(Kyinzon Dhongdue is a Member of Parliament from Australia)

13 Responses

  1. Thank you Kyzom la for your comments. Hope people in Dharamsala are listening. My question is, if the decision to fire the judges was against our constitution, how come the judges accepted this decision without a fight? I feel the judges should have stood their ground knowing how it would impact our government’s whole system. If they have stayed on, by now everything would have been ironed out when people realized that this action was a huge mistake and not legal. Now that we have reached the stage where people are suggesting passing this burden to His Holiness, the judges must not continue to stand by and remain silent. They must see the whole picture and have the courage to fight along with public and help to right the wrong. This will remove the burden we are about to place upon His Holiness and Tibetan people’s distress over this huge issue.

  2. The opinion expressed by the Australian MP is to the point and valid. Everything stemmed from the point of not convening the parliament session last year. It could have been convened some participating physically who lived in India and the rest via Zoom meeting. That didn’t happen. Even if the quorum wasn’t available, it gave the speaker an excuse to postpone the meeting for another 6 months. But he chose not to blaming the Covid. Therein was the whole point how this problem stemmed. His excuse was the meeting has to have happened in a brick and mortar physical building. Common, we are in the 21st century. Dose the charter mention specifically as such? Pema Jungnay created this MESS and when time got tough, instead of solving the mess ,he ran away with his tail squeezed in between his legs. This amounts a clear failure of leadership.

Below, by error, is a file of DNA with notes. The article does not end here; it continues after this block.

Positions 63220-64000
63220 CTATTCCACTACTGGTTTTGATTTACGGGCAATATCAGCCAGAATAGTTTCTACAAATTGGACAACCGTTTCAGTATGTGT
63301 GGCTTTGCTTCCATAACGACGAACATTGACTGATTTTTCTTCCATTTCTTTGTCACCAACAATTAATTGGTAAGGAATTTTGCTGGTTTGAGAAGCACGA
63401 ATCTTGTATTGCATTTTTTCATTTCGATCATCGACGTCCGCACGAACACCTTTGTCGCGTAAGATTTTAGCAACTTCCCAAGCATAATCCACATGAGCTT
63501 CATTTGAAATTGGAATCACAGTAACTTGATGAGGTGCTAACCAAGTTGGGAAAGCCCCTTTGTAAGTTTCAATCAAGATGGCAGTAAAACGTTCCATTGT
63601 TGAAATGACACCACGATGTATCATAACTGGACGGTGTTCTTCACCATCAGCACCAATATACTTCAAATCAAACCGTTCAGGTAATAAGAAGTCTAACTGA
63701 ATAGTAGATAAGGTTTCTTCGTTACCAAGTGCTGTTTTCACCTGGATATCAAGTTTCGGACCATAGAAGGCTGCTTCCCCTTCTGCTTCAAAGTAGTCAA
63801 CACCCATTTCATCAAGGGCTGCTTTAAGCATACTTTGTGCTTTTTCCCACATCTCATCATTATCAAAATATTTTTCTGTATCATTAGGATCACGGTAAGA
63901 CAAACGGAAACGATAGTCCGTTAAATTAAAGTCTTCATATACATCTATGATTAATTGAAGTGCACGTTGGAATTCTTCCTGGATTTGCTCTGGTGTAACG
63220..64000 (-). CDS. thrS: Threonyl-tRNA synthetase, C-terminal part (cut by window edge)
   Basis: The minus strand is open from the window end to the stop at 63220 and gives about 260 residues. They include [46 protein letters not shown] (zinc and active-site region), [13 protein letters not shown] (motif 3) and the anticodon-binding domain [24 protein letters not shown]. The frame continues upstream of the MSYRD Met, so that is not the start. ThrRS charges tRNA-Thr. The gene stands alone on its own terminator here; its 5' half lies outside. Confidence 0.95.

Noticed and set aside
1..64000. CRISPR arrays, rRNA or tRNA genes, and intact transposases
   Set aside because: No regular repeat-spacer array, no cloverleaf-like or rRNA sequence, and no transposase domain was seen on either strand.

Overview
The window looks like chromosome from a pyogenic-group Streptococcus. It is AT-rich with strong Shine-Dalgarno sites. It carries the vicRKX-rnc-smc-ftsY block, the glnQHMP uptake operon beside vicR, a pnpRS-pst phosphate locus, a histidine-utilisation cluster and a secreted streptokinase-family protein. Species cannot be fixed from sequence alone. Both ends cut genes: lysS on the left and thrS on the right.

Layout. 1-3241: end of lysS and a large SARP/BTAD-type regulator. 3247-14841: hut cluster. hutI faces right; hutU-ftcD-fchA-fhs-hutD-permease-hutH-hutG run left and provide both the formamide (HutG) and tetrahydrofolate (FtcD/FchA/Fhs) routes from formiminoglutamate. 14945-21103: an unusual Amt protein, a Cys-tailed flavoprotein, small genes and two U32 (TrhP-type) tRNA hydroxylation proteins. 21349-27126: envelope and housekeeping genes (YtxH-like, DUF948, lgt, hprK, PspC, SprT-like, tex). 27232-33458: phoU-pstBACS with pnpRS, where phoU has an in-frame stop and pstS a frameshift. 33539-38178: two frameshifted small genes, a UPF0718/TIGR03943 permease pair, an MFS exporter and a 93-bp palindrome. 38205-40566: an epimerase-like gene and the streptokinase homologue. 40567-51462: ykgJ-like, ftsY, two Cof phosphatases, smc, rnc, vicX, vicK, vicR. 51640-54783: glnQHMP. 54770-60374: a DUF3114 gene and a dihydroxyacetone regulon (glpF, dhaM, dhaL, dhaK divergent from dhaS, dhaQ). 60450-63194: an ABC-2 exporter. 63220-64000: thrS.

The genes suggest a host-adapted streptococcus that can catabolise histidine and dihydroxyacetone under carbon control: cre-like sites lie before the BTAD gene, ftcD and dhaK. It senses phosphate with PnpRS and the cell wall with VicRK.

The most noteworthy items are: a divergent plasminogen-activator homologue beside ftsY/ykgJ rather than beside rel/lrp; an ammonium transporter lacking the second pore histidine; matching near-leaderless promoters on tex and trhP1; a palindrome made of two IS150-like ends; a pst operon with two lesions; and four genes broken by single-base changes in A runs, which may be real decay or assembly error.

3. My respect and thank you for Member of Parliament from Australia Kyinzom Dhongdue and all other tibetans for speaking out for truth. It is a very big lesson for us. Hope our country men working in the Parliament and Kashag doesn’t do anymore whatever they want. Let us look forward!

  4. No more blame game.. it is we public who chose our parliamentarians, so make sure to bring up who can contribute from a grassroots levels..

  5. Two-thirds of MPs decided to replace the chief justice and two judicial commissioners.